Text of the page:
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4 S h o w t h e A n i m A l Local. Natural. Meaty. —Motto of Dickson’s Farmstand Meats Eat Real Food. —Written in red-lettering on a billboard facing the eastbound BrooklynQueens Expressway, on top of the Brooklyn Kitchen, location of the Meat Hook butcher shop Tuesday is delivery day at Dickson’s. Joe, the driver, goes to the Double L Ranch, about twelve miles west of Albany and two-and-a-half hours north of New York City, to pick up the animals and drive them down to the shop in a refrigerated truck. A small, family-owned and operated abattoir, Double L slaughters animals for Dickson’s from its nearby farmers.1 Depending on the week and season, the shop gets five to six steers, eight to ten pigs, and four to six lambs per week.2 The pigs and lambs are slaughtered the day before delivery . These come sawed in half along the spine. The steers are slaughtered two weeks before. These dry age in Double L’s refrigerator before delivery, and arrive quartered: sawed in half along the spine, and then split into shoulder and hind sections, with the rib section removed separately (imagine a giant chainsaw hanging from a high ceiling, which is what they use to accomplish this task).* * Dry aging is a process that involves letting beef hang at near-freezing temperatures for several weeks, which allows water to evaporate from the muscles, leading to more highly concentrated flavor, and the enzymes to break down the tough connective tissue and muscle, leading to more tender meat. Dry aged meat costs more because the product is kept off the market that much longer (as with aged spirits), and because the meat weighs less after the water ‹ 102 › C h a p t e r 4 One Tuesday at around 10:30 a.m. Joe backs the truck up to the loading dock on 16th Street. I help Giancarlo, Aldo, and JM (short for Jose Manuel) unpack it. We’ve mostly been preparing for the delivery all morning by printing labels for the bags and filling the display case with what remains from last week’s delivery. Along with the hanging meat, in the truck are boxes of offal, removed from the animals after slaughter.* We carry the sections into the walk-in refrigerator, and the butchers will break them down over the next few days. After the weekend the walk-in is fairly empty. By the end of the day it will be bursting, the shelves loaded with vacuum-sealed bags of primal cuts and trim.† Delivery day is also beef day. We bring most of the beef sections into the walk-in, and take two out into the cutting area. The sections are very heavy, and despite being nearly frozen, very messy. Blood stains our white butcher coats, aprons, and gloves, and bits of fat stick to our hats. Small pools of blood form under the animals in the walk-in. With two hind quarters hanging from the rail, in full view of the shop, Aldo asks JM, “Ready?” Sharpening his scimitar knife, JM nods his head. They bump fists, grab their hooks, and get to work. Meghan, the other intern, and I await the primal cuts the butchers will hurl in our direction after removing them from the carcasses. Tip-cap, eye round, shank, flank, sirloin, tenderloin, culotte. When the hindquarter is done, they bring out the shoulder. Brisket, Tiberio, chuck neck, platanillo, top blade, clod. Meghan and I stuff each of them in a bag, slap on a label, vacuum seal them, and set them aside to go in the walk-in. With so many cuts, we sometimes have trouble identifying them all correctly. I try to memorize the cuts’ unique features: chuck neck (large, kind of ribbed on one side), top blade (long, flat, thick, with a fat cap on it), sierra (kind of shaped like a trapezoid ), clod (large), brisket (also large, but with a lot of fat on it), complexus (small, so stuff a lot in one bag).‡ The labels have “WO” or “SWA” written on evaporates from it, which means the customer would pay less for dry aged meat compared to freshly slaughtered meat without a price increase by the abattoirs and retail outlets. * Offal is the internal organs of animals, such as liver and heart. While it sells these parts, Dickson’s also uses them to make dog food. † Primal cuts...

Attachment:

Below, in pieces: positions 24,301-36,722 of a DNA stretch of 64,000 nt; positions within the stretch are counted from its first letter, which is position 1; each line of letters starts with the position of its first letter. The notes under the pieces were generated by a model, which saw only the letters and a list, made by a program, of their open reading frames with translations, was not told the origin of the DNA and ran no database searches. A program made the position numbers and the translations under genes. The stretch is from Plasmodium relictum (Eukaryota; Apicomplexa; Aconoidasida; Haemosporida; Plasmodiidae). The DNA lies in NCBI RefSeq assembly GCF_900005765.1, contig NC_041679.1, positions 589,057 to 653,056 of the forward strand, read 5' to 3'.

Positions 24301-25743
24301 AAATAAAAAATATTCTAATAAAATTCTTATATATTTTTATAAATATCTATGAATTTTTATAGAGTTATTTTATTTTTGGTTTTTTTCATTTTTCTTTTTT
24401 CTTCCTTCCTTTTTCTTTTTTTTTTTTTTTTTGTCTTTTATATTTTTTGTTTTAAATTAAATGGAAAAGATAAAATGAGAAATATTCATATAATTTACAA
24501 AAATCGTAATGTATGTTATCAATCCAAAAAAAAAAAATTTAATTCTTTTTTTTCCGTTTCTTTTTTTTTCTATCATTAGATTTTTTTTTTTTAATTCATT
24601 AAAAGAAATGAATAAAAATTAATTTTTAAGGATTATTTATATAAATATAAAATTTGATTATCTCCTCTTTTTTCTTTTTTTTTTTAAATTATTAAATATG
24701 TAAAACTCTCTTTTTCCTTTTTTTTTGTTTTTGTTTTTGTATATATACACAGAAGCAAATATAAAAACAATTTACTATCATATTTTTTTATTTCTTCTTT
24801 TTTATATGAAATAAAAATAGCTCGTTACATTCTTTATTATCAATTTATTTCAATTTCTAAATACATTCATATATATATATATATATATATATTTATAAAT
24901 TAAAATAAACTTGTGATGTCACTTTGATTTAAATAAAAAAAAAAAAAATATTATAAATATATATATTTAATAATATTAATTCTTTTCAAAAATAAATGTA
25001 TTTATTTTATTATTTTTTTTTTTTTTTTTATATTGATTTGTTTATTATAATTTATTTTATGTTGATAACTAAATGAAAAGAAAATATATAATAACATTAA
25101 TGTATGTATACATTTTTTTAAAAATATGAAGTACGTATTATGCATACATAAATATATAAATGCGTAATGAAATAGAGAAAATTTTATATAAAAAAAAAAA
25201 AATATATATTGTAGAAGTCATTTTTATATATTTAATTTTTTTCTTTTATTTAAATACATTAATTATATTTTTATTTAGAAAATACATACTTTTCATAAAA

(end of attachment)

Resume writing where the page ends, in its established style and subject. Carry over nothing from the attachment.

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MARC Record
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